Home Virginia Politics Washington Post: “Gov. McDonnell’s airbrushing of Virginia history”

Washington Post: “Gov. McDonnell’s airbrushing of Virginia history”


This morning’s Washington Post editorial page writes about Bob McDonnell’s “Confederate History Month” proclamation:

It’s fine that Mr. McDonnell decided to proclaim April as Confederate History Month; the Confederacy is an important chapter of history that merits study and draws tourists to Virginia. But any serious statement on the Confederacy and the Civil War would at least recognize the obvious fact — that slavery was the major cause of the war, and that the Confederacy fought largely in defense of what it called “property,” which meant the right to own slaves. Instead, Mr. McDonnell’s proclamation chose to omit this, declaring instead that Virginians fought “for their homes and communities and Commonwealth.” The words “slavery” and “slaves” do not appear.

Even more incendiary is the proclamation’s directive that “all Virginians” must appreciate the state’s “shared” history and the Confederacy’s sacrifices. Surely he isn’t including the 500,000 Virginia slaves who constituted more than a quarter of the state’s Civil War-era population, who cheered the Union and ran away to it when they could.

The question is, why would Bob McDonnell, or any governor, do this in the Virginia of 2010?  In McDonnell’s case, as the Washington Post points out, he has spoken “movingly of slavery’s evils” and “paid eloquent homage to former Gov. L. Douglas Wilder, the grandson of slaves” in his inaugural address. So, again, why would he do something so “incendiary” and divisive, as opposed to issuing a proclamation aimed more at uniting all Virginians?  The Post offers two possible explanations:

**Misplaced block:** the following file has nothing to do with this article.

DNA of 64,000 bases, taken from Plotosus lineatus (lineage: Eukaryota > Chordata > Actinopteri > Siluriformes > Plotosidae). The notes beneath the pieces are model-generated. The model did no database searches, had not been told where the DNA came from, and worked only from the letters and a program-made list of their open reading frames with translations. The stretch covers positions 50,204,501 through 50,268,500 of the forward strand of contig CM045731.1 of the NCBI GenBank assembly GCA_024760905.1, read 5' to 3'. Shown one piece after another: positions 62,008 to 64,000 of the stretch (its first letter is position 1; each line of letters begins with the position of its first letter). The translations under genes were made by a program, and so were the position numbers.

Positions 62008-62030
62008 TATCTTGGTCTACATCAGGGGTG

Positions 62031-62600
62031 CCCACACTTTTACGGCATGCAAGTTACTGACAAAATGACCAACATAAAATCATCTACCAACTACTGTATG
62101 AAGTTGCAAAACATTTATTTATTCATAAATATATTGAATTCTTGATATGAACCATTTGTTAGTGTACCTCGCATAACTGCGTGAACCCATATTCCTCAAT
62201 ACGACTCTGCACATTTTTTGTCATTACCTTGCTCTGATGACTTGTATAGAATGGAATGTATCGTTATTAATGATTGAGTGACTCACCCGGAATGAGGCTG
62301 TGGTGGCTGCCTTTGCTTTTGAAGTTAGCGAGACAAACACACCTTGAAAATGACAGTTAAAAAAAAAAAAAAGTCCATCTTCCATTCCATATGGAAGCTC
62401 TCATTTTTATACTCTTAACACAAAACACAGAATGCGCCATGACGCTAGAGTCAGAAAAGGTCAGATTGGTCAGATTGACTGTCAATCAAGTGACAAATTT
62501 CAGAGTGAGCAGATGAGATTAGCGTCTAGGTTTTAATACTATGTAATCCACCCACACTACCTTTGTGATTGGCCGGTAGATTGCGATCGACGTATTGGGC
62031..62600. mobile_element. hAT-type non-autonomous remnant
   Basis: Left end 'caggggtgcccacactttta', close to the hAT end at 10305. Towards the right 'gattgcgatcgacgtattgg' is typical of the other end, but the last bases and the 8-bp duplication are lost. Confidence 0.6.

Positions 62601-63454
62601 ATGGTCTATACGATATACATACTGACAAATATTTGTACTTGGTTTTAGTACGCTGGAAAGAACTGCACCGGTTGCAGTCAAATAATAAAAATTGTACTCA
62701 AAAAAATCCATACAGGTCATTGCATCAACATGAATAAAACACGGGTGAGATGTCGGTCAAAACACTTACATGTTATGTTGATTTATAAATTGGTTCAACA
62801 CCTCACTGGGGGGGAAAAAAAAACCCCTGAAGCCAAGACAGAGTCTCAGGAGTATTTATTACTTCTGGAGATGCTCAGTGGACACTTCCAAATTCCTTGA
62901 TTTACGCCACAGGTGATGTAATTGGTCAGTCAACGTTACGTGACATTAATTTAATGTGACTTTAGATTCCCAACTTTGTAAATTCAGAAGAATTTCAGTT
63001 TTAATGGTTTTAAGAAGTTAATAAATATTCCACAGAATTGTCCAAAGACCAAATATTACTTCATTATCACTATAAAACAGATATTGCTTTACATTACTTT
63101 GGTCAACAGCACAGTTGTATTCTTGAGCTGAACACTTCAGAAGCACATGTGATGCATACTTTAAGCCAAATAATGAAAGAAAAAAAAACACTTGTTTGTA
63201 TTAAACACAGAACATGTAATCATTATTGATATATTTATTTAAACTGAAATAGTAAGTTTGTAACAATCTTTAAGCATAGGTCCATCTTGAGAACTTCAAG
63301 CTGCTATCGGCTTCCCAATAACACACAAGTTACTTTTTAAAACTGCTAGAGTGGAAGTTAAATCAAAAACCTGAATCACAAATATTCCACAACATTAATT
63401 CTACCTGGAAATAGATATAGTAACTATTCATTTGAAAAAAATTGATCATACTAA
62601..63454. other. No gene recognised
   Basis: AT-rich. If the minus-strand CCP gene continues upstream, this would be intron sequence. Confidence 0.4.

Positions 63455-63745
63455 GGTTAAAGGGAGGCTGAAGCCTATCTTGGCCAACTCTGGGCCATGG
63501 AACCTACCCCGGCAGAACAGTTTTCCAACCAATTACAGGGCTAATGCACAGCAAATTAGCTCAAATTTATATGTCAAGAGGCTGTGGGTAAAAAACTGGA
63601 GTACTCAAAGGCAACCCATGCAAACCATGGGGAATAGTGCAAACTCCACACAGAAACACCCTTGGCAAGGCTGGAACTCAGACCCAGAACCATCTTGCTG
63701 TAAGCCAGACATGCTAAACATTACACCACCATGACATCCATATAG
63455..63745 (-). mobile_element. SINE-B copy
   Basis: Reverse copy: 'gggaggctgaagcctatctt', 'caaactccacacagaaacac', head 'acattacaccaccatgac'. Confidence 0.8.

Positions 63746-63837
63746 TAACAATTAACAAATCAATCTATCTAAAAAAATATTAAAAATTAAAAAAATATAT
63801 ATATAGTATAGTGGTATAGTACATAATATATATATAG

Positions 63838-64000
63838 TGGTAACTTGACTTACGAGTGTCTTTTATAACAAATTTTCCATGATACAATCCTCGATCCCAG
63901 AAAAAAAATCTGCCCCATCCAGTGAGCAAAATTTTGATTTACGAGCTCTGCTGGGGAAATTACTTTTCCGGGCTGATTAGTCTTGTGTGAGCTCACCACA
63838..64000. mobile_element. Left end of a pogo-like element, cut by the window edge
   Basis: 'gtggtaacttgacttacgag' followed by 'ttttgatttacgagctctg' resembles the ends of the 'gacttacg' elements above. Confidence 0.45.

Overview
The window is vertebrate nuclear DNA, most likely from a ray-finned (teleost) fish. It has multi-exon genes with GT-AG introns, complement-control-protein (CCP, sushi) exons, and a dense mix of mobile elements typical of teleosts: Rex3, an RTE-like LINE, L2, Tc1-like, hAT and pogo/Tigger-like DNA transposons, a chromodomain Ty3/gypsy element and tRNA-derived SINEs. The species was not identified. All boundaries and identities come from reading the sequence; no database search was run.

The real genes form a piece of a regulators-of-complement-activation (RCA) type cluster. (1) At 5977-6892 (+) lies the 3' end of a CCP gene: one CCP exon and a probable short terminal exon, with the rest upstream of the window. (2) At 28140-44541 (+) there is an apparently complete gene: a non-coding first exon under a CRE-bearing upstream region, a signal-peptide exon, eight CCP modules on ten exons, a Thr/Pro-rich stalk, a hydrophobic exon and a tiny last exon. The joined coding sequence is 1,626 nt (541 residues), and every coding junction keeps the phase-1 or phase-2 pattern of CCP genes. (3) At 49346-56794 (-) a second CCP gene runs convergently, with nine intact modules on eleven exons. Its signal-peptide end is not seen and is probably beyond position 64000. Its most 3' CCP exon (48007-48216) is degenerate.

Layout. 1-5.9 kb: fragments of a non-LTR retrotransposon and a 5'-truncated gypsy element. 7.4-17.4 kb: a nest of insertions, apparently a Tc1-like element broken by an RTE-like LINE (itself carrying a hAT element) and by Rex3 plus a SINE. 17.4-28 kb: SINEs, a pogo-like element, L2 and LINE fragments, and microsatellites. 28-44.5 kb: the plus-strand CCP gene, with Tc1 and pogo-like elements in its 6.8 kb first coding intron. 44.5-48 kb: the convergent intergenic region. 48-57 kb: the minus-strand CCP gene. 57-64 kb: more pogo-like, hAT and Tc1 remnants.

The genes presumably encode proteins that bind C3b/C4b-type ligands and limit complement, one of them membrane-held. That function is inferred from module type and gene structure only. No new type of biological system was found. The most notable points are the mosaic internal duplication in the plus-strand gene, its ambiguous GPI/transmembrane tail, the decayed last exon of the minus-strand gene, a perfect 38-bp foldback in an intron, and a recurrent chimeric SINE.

1) “Charitably, we might suspect sloppy staff work”

2) “[L]ess charitably, we’d guess he is pandering to the Sons of Confederate Veterans, a group that lionizes the Confederacy and pressed for the proclamation.”

My guess is the latter, but I can’t get in McDonnell’s head, and I don’t want to try (****shudddddder****). Whatever the reason for McDonnell’s “Confederate History Month” proclamation, and specifically the wording he’s used, it’s troubling and – once again, for the nth time in 3 months – embarrassing to Virginia.   What’s even more troubling is that this latest McDonnell administration action comes in the aftermath of the brouhaha they caused over combating – or not combating – discrimination against gays and lesbians. If you recall, we had no “Executive Order” from McDonnell, as we got from Governors Warner and Kaine, on this issue. Instead, we got an essentially toothless “Executive Directive” on the matter. That “Executive Directive” came in response to Attorney General Cuccinelli’s letter to Virginia’s public colleges and universities urging them NOT to protect GLBT students and faculty from discrimination.

Is this becoming the “minority insensitivity administration” or what? At this point, in the aftermath of McDonnell’s omission of any mention – let alone serious discussion – of slavery in his “Confederate History Month” proclamation, it sure is starting to look that way.